Getting around in Italy is quite easy. There are trains, trams, buses, miniature cars, motor scooters, bicycles, and, of course, walking. While I am familiar with all of these modalities, some cultural adaptation is required.
For instance: crosswalk signs have little meaning. Green means go, yellow mean go, and red means go with caution. The right of way is determined by strength of will. When walking around town and darting across roads, alleys, and plazas (there are many) you scan for potential collisions with people, miniature cars, and scooters. Italians are courteous when it benefits them, and ruthless when it does not. If they can’t avoid hitting you, they will stop, or at least slow down. If they think they can avoid hitting you they will blast full speed ahead. Being brushed by cars and scooters is not an unusual experience. The trick is to look the driver in the eye to make sure they see you. If you can’t make eye contact there is a good chance they will mow you down. If you can make eye contact the chances of being run over are minimal, or at least greatly reduced.
Buses are way over crowded. Maybe this is more a factor of me being a country boy turned suburbanite, and American city buses are equally crowded. I don’t know…or care. The sad part about buses is the total lack of chivalry. Not only will men not surrender their seat to the octogenarian woman struggling with her groceries, but young men (40s) will knock her over trying to grab a recently vacated seat.
Taxis are fast and convenient, but watch out, because about half of the drivers are crooks. I’m being generous here assuming that my luck was poor and there are more cabbies with integrity than I had the good fortune to meet.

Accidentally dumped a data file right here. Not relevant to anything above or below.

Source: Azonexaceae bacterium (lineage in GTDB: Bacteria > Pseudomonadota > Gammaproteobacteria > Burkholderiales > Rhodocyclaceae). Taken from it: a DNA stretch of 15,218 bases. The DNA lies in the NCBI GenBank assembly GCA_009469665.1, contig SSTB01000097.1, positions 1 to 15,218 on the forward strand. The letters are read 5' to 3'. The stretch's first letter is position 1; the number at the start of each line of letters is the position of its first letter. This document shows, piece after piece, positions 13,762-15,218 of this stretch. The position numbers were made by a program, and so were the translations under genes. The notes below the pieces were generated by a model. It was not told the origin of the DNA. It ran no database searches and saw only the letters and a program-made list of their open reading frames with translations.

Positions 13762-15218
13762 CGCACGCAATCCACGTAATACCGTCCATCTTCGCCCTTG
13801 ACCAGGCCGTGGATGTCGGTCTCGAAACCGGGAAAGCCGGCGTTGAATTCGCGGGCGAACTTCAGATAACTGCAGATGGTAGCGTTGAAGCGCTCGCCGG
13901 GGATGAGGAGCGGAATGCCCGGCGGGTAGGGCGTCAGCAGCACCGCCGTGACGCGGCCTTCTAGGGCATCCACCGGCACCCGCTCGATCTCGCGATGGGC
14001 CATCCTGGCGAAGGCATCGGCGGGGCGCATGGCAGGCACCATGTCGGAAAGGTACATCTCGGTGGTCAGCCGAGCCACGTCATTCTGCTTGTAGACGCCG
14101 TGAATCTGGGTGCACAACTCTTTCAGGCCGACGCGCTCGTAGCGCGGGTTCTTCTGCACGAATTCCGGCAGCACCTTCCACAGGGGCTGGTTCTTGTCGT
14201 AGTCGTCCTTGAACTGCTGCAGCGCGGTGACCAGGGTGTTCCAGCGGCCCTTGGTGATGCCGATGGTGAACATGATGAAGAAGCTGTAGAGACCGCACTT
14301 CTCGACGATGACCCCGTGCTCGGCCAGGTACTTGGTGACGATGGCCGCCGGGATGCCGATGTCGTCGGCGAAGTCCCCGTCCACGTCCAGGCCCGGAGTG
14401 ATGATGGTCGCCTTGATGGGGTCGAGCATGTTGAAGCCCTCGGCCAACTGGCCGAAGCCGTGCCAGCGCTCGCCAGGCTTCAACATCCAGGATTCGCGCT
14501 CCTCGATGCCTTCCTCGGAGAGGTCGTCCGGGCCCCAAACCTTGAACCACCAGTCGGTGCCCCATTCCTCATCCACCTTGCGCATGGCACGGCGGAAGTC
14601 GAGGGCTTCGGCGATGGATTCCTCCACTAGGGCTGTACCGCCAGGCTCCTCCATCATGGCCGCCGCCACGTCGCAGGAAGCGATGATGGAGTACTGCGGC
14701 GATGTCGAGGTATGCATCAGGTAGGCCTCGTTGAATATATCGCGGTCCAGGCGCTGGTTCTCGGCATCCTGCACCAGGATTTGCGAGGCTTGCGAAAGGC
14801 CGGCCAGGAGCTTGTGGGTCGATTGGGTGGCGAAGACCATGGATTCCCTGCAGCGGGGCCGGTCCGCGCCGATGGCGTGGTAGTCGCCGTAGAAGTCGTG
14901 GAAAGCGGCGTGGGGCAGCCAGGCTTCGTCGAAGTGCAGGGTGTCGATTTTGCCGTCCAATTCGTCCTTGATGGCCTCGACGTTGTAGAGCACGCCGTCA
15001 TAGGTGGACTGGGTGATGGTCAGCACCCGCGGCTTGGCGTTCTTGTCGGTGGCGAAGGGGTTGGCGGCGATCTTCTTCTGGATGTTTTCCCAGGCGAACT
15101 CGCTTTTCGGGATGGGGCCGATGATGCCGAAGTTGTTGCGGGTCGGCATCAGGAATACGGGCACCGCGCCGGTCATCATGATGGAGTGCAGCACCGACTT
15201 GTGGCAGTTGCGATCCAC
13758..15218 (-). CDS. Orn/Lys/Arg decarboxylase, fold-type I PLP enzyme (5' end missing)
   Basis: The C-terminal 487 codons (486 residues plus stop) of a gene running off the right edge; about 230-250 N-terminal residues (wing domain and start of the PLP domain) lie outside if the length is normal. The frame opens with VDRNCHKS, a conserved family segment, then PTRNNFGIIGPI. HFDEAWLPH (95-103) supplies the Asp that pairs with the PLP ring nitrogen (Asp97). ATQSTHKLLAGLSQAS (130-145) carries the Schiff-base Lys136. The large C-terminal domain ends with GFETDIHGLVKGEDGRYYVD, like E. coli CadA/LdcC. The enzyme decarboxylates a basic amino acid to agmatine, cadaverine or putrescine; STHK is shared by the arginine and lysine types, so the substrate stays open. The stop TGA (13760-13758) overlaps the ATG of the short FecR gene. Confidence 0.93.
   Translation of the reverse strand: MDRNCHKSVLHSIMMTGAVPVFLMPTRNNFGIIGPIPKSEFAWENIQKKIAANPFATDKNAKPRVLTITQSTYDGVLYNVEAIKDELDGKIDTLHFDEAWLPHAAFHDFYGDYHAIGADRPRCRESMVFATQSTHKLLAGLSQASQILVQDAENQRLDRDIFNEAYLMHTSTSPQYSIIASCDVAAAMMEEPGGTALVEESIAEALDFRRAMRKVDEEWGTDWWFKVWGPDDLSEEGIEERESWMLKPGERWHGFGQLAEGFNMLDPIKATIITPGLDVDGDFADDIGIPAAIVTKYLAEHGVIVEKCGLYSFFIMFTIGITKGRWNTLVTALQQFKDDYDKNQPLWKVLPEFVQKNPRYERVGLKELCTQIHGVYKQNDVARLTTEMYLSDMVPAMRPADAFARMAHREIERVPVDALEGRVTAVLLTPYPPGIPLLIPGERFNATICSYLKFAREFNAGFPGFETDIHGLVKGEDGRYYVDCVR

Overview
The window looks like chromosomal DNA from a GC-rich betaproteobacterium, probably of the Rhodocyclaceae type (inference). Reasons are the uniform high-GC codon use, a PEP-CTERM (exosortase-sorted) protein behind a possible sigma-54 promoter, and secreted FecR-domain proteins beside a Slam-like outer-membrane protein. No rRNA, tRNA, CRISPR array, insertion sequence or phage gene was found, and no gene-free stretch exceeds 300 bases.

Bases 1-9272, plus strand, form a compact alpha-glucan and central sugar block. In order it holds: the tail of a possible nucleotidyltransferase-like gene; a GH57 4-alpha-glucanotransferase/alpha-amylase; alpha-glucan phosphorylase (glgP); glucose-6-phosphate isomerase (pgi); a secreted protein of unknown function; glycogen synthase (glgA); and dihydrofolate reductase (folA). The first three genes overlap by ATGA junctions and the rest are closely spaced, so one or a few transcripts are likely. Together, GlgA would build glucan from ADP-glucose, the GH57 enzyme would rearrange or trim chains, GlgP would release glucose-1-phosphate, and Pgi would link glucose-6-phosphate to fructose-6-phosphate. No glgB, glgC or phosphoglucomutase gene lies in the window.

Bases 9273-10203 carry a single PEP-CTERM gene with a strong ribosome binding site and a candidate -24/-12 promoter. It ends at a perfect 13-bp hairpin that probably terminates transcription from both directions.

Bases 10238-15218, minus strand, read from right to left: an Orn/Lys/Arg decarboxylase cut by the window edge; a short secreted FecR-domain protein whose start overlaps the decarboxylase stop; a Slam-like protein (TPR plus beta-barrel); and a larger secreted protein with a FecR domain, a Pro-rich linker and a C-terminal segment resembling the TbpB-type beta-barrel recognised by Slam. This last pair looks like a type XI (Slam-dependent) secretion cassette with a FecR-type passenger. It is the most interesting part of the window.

Of the various means of travel in Italy, the train proved the most challenging. Not merely because you need advanced degrees in geography, social science, and Italian to figure out your destination and appropriate boarding platform. No, it is the seats. They look very inviting and comfortable, but that is just the devil up to his trickery. There is a barely discernable slope to the seat running from the back to front. To complete the effect the seats are polished to a mirror finish and buffed with wax. You sit down with all your gear grateful for the respite from endless walking and standing. The train starts to move and you are slouching in your chair. What poor manners. You adjust yourself to an upright position and realize your back feels better. However, the gentle rocking of the train keeps luring you into the land of nod. You fight off the sleep, sit up straight, and repeat. Eventually the rocking motion wins the day. You fall asleep and wake up looking at the underside of the seat in front of you; or are awoken by bouncing your noggin off a well-waxed surface just after your posterior slides into no-man’s land. If you take the train while visiting Italy, buy one of the oversized belts sold in Florence and strap yourself in.